That’s not true because giving it away would mean you wouldn’t be able to produce the product.


This is incorrect. Without money you won't get salaries. And people will need to find another job (at a place that does value money).


Money is just the middleman pretending to be the boss.


Only if the problem is pervasive and people are paying money for it. Providing value just increases the probability that you will make money. You can have a very valuable service/product and fail miserably because you have no idea how to run a business and lack the know how and fuel to power awareness activities like marketing and sales.


I'll have to disagree with this one, that's what that point is about. Great things can be achieved by focusing on UX and providing real value, but these are means to an end, and the business' end goal is still making money. Most of the time [1].

Can you whip up a quick & dirty feature that might generate more revenue if released tomorrow? You can bet it will be done. At this moment the engineers who know when/where to compromise stand out.

[1] companies with a strong ethos or social mission do exist. If you find one that makes you happy, hold onto it :)


The only reason anyone can and does make a valuable product or service is for some wealth. If not money, kudos, power, ...

I don't buy the altruistic motives.


There is so much packed into the phrase "the goal."

- Is it the business owner's goal? Depends on the business owner.

- Would the CEO have a better company if they focused on building something great rather than extracting money? Depends on the industry (the premise of capitalism is yes, but unfair markets are a thing)

- Is it (betterment of society through engineering) a valid personal goal to have on a strictly moral or ethical level, with no need of evidence or efficacy? Sure, absolutely

- Are people who focus on "extracting money" sheisty MBA types who lie through their teeth and exaggerate every number and kill the company in the process of trying to self-promote any random thing they can control? Sounds like a leading question...

These are all worthy distinctions imo.


That's how it should be, but our society has embraced the sociopathic interpretation instead.


The successful startups hardly ever do that.


> If you want to stand out in your career - take this to heart. Code is not the goal. Money is the goal, code is a tool to get the money. You work in a capitalistic business, whether you like it or not.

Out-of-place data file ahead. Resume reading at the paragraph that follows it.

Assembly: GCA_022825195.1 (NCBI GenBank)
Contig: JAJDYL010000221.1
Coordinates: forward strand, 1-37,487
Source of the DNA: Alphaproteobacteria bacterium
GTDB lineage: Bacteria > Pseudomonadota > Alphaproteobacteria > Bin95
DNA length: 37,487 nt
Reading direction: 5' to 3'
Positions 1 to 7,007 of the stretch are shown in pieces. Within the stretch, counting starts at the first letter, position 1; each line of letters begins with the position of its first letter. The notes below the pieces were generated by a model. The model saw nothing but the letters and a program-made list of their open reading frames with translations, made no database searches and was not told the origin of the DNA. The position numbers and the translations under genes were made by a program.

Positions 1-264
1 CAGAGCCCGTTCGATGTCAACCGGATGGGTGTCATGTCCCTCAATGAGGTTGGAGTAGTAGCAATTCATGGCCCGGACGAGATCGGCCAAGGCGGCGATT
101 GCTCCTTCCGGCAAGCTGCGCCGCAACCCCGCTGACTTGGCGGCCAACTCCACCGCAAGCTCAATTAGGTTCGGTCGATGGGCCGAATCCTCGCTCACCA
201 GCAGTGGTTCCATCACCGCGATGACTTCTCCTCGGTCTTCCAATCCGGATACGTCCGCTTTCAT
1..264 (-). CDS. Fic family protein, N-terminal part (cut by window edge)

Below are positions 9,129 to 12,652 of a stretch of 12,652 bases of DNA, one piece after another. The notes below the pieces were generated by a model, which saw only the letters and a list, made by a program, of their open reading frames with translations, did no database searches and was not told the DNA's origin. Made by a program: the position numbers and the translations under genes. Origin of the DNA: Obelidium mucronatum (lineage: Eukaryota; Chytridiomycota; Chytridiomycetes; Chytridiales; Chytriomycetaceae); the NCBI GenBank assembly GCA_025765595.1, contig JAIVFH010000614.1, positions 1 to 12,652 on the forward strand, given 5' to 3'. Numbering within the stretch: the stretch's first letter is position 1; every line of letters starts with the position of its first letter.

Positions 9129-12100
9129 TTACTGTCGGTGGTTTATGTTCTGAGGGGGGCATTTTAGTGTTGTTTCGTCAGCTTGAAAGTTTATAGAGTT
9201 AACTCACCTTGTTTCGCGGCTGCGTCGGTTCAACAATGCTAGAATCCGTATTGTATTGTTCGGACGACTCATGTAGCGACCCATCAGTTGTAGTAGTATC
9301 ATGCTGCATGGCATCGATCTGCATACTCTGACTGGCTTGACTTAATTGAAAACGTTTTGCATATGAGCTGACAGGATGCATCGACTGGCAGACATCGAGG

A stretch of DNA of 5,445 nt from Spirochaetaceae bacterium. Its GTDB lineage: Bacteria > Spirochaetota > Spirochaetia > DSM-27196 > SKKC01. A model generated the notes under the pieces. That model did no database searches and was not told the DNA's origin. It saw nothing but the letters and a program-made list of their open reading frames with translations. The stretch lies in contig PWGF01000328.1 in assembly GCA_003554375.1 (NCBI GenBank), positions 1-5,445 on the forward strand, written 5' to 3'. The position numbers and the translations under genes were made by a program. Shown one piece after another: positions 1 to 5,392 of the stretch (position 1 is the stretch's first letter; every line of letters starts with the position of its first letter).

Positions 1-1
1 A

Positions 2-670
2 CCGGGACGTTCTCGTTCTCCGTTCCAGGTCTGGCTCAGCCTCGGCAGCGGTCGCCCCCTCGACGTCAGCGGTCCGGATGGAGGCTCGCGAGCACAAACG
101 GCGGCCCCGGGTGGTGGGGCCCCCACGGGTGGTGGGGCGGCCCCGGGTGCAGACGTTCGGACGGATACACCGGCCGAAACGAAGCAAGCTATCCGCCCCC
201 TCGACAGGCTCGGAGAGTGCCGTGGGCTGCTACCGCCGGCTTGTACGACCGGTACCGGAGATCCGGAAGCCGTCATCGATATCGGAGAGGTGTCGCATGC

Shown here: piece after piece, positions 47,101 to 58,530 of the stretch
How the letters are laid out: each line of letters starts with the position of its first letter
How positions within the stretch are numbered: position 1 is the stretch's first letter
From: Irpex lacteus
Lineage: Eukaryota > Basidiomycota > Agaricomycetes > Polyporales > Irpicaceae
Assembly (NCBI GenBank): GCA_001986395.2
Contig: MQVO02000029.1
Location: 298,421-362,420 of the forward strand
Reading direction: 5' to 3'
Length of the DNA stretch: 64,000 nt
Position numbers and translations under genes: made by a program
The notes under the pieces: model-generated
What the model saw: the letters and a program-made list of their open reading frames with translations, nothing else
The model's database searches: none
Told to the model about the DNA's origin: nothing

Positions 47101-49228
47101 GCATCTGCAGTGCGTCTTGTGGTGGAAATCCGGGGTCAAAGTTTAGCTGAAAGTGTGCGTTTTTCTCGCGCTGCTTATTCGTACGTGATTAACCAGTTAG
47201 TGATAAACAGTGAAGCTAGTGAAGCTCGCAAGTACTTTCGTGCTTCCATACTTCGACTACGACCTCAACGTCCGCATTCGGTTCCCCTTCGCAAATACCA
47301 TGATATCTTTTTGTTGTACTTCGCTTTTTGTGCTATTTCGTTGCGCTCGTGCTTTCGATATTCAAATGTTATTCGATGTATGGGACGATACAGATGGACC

On the flipside, you can be like me and be "meh" about business value (or at least, not a maximalist about it) and treat code as the point and fun/art/etc (easy to do with an FP language, for example). You'll still deliver value and even squeak in some fancy code that isn't the best business value.

The result? Over the years, your employer(s) effectively subsidize your code-for-fun's-sake using the money they make from business value others focus so much on :)


Everybody agrees counting lines of code is a bad idea to measure progress in programming.

Now you say measuring the money it makes is the way to go.

Money is not the goal. Money is just another tool. Like VSCode.


I love this comment. It dodges the point so well.


"What important truth do very few people agree with you on?"

For me it's that Apache is the best web and proxy server, Java is the best programming language and platform, Eclipse is the best IDE and never use anything made formerly or currently by Russians including nginx and JetBrains' stuff.


I mean irrespective of Apache/Java/Eclipse, saying to never use something made by someone just because it was developed by a company/people of a certain nationality is just silly.


    Rare work-life balance. In other professions, your work day ends at 18:00,
    and you forget about the job. Not here. You will most likely always be
    online and checking the code, even in the evening.
If that's the case, quit immediately. I've been in this industry for over a decade (oh god, has it been that long already?) and I have never had a job where I was "always online and checking the code, even in the evening". Not even when I worked at Amazon. Yes, I've been on-call. And yes, I've been paged, but never at anything like the frequency that would imply that I'm "always online".


I lead a fairly large team and I agree with this comment. It is certainly possible and healthier to disconnect from work after 17:00. Unless you’re in charge of coding a nuclear reactor core or similar, your CRUD app can always wait. A streamlined on-call process should be in place instead.

Taking care of your headspace and unwinding at end of the day should be one of the most important routines in a programmer’s life.


> A streamlined on-call process should be in place instead.

Honestly even 99% of non-nuclear reactor code doesn't need on call. Most of the time it can wait until the morning. Amazon? Sure, have on call. Your app that's used by businesses during the business day? Fix it tomorrow.


The part of the paragraph that really bothered me wasn't the hours, actually. It was the implication that you would be expected to code during those hours. Even when I've been on-call, I've never expected to write code, outside of business hours, during my on-call shifts. Update configuration? Sure. Roll back a broken deployment? Absolutely. But if devs are writing significant amounts of code (beyond 10-line patches, or updates to config files) in order to put out operational fires, that's a big red flag. It means that the codebase hasn't been designed to be easily changed with configuration. It means that deployments are so difficult, it's easier to try to write a patch in the moment than it is to roll back and see what went wrong in the morning. Furthermore, any code that is written under that kind of pressure isn't going to be high quality. It's going to be code that does the minimum necessary, with no documentation or unit tests. It's tech-debt equivalent of a high-interest payday loan.